The world’s largest tech companies are expected to “circumvent” the British government’s special tax on digital companies before new international rules are implemented, MPs have warned.
In a report published on Tuesday, the House of Commons public accounts committee found that the digital services tax raised £358mn from 18 companies in its first year — 30 per cent more than expected. But it warned the “successful implementation” of the levy in 2020-21 was unlikely to continue.
It said that, since implementation of an international tax deal — set to replace the levy — was likely to be delayed, it expected companies would use “the huge resources and expertise at their disposal to circumvent” the digital services tax.
“While there may be no evidence of active tax avoidance or evasion by businesses to date, this may change if the life of the digital services tax is extended,” the report, which did not name any companies, concluded.
Ministers brought in the new digital services tax in 2020 as a temporary measure to address concerns that tech companies were declaring low profits in the UK by diverting profits made on UK sales to other countries with lower corporate tax rates.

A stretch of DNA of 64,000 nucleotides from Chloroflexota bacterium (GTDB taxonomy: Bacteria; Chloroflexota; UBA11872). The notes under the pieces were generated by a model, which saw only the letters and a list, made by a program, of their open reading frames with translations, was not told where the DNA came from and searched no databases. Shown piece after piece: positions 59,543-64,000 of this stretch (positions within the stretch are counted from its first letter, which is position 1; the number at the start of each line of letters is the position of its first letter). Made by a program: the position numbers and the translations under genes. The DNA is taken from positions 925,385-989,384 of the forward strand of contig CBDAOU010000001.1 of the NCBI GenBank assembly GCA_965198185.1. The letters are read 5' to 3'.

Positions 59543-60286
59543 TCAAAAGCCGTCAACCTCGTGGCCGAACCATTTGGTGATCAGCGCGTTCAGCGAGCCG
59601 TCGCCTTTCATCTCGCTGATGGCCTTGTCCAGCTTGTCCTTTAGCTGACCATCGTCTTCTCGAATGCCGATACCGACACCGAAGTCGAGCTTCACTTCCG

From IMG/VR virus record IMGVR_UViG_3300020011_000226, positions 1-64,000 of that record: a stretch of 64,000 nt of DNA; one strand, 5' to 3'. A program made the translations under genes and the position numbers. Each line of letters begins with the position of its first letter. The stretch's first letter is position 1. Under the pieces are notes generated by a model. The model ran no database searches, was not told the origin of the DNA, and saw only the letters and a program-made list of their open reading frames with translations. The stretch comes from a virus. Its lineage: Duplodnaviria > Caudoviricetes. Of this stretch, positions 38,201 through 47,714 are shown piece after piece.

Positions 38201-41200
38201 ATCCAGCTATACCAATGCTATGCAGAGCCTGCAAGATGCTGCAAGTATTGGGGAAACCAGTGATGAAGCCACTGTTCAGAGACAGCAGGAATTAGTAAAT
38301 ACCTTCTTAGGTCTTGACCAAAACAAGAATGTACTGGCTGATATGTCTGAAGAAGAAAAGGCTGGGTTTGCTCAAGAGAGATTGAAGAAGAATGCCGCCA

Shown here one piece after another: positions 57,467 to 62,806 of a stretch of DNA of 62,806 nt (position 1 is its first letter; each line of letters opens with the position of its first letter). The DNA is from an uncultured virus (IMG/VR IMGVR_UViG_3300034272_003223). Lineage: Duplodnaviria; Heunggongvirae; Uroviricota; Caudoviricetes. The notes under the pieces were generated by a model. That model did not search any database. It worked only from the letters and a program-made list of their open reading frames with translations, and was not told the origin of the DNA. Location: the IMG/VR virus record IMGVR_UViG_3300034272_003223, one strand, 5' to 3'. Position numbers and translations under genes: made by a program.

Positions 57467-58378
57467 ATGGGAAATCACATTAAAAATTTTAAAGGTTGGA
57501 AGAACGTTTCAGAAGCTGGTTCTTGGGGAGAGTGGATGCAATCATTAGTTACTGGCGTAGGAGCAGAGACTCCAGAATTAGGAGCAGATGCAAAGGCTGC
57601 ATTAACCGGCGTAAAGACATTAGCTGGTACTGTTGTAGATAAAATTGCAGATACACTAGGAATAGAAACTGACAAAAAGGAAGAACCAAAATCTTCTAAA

Other countries, such as France, Spain, Italy and Turkey, implemented similar measures. Most, including the UK, have said they would repeal the levy once an OECD agreement, which would allow countries to tax an element of the largest multinationals’ profits where they make their sales, is implemented.
Although the process is progressing at the Paris-based international organisation, there are few signs that the US Congress will ratify any agreement even if the Biden administration were to sign up.
Sarah Olney, the Liberal Democrat MP who led the PAC inquiry, said: “We were very pleased to see [HM Revenue & Customs] finally getting to grips with the realities of taxing multinational corporations . . . But [HMRC] needs to up its game on compliance — especially across jurisdictions — about how the tax will actually operate, over what will probably be years more before a proper international tax is fully operational.”
Neil Ross, associate director of policy at industry group TechUK, rejected the report’s suggestion that businesses would seek to find ways to circumvent the tax as “surprising and unfounded”. He added: “From our perspective, companies are trying to get clarity and information out of HMRC in order to comply. But HMRC was very slow and not effectively resourced.”
But he agreed that the tax was a “second-best option . . . Political attention should be focused on getting the OECD framework agreed.”
The Treasury and HMRC also dismissed the PAC’s warning that companies would circumvent the tax, saying it was relatively easy to operate. Officials said the tax system also had other ways, including the diverted profits tax, to ensure tech giants paid their fair share.
“The digital services tax has proved highly effective at taxing the UK revenues made by online businesses ahead of new international rules,” HMRC said. It added that it had “an extremely strong track record on multinational tax compliance”.